‘When will IPv4 become obsolete?’

032415blog when will ipv4 die
Credit: Wikipedia

On Reddit’s forum devoted to networking – r/networking – a user asks: “I know that IPv4 is all out of addresses, and most devices are running both IPv4 and IPv6. How long is it going to take before we no longer see both addresses on a device, but only IPv6? 5 years? 10 years? 20 years? Does anyone have an estimate?”

Oh, yes, they do; in fact, 82 Redditors offer their views on the matter. Here are a few that represent the general tenor:

  • Well since I still support IPX for some legacy apps ... in 100 years.
  • Right after POTS dies. And then only after another 30 years.
  • General IPv6 adoption is 18 months away. My college prof told me this in 1995, and he's still right.
  • Not in our career lifetime.
  • IPv6 will take off during the year of the Linux desktop. You'll pull IPv4 from my cold, dead hands...

But there were also a fair number of more nuanced replies:

“This doesn't get said or understood enough. My company didn't do a big evaluation of technologies and decide ‘Ok, we're going to go with IPv4.’ IPv4 is what was here. We use it because it exists. When IPv4's address space runs out and new companies can't get native IPv4 assignments, the number of IPv6 only users will skyrocket. This will force providers (content, not ISP) to focus on IPv6. Eventually, all new assignments will be IPv6, and all content will be available dual stacked. That will be the day that IPv4 begins declining."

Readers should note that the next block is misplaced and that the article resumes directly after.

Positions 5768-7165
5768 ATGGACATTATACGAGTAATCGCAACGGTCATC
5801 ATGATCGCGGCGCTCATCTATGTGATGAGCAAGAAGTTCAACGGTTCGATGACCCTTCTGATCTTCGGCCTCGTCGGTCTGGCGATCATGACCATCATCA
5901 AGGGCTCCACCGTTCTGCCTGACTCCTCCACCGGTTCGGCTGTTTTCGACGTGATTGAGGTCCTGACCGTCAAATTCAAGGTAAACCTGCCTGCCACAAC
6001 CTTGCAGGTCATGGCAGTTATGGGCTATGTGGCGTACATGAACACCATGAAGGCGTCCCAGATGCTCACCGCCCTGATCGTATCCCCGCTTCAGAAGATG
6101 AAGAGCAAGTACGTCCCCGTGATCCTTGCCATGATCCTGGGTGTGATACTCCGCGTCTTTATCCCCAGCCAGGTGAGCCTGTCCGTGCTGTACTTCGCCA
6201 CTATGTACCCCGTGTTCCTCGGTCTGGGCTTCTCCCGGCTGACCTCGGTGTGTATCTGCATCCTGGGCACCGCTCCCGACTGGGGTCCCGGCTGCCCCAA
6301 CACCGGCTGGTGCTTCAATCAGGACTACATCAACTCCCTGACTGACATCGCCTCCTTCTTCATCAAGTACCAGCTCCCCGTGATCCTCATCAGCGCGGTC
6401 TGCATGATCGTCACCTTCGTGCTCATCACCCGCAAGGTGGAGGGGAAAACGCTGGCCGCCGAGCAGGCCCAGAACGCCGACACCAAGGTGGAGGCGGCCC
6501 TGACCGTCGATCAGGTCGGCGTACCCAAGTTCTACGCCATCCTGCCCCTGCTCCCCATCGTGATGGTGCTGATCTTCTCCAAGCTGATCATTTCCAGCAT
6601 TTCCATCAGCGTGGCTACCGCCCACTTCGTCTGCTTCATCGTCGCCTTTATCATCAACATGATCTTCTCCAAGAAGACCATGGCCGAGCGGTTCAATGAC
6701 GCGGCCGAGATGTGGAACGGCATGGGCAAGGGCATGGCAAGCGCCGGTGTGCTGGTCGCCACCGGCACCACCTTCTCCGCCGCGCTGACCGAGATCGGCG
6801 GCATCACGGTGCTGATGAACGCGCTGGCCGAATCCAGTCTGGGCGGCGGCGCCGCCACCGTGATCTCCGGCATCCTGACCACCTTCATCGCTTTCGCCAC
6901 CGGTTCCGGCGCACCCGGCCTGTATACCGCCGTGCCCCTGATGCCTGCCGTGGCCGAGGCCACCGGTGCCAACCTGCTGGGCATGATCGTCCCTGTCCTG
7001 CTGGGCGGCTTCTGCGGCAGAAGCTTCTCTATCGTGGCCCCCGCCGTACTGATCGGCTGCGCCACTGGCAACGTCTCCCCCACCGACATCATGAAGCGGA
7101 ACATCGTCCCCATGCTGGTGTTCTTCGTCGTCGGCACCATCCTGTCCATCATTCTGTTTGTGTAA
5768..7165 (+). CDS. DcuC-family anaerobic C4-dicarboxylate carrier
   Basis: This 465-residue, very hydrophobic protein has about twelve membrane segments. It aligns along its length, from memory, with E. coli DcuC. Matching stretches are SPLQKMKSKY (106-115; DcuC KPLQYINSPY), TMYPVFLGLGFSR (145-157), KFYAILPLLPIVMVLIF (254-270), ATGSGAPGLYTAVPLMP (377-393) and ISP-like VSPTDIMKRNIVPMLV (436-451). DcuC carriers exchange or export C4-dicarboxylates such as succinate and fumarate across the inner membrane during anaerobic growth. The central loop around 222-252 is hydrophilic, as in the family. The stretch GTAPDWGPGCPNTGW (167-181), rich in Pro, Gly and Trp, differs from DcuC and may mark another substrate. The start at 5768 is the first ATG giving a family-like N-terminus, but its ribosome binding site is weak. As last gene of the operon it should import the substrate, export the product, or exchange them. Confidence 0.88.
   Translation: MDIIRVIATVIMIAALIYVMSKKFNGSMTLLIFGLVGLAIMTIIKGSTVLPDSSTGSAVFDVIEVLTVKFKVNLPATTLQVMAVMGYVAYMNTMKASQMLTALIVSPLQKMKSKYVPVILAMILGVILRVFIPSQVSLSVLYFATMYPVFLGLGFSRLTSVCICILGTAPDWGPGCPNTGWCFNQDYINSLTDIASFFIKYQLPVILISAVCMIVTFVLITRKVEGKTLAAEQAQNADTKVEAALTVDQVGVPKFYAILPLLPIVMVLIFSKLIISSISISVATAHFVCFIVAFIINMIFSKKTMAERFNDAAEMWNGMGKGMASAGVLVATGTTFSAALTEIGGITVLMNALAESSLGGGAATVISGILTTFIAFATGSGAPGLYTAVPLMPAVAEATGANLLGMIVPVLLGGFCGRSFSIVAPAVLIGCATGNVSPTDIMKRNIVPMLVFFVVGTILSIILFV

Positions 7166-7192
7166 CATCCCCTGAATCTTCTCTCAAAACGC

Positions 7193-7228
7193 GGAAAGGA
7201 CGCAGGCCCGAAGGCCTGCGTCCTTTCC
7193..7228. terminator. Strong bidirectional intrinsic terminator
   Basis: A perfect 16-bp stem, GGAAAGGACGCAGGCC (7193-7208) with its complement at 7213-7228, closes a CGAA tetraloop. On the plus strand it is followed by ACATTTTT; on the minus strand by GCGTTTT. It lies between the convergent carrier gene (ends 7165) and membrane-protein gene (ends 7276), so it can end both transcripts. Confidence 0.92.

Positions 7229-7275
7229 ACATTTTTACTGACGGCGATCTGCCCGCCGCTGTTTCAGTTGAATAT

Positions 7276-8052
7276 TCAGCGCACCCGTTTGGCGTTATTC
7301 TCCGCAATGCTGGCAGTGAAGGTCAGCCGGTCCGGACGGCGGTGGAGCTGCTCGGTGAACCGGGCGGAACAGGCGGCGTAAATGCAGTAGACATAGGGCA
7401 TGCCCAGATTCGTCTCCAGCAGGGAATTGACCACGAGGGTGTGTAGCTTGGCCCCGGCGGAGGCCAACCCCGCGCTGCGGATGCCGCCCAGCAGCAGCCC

And one incredibly precise set of predictions:

Realistically some markets are doing this now (such as Asia). Some places will hold onto IPv4 for many years to come. I expect that we will see:

  • 10% adoption of IPv6 only implementations on the LAN side maybe in 5 years. (still using IPv4 NATed WAN addresses)
  • 50% adoption of IPv6 only networks in new construction projects by 2025
  • 90% adoption of IPv6 only networks in new construction projects by 2035. This is an entire generation of network administrators away.
  • IPv4 will die as a functional protocol by 2040. It will still exist in some "yea, we have that print server that hasn't been touched since the 20's" configurations, but all new network construction will be IPv6 by 2040 (if another protocol hasn't replaced IPv6, and if ethernet is still king).

No one said any day now.

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010815blog internet pipes Erik Solheim

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